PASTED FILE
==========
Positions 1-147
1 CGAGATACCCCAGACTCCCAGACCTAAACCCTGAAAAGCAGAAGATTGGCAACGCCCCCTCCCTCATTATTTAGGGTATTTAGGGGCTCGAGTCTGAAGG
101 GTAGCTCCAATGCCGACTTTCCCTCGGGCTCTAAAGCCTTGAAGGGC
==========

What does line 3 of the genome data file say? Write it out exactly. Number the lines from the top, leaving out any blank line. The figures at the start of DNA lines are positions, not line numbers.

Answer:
101 GTAGCTCCAATGCCGACTTTCCCTCGGGCTCTAAAGCCTTGAAGGGC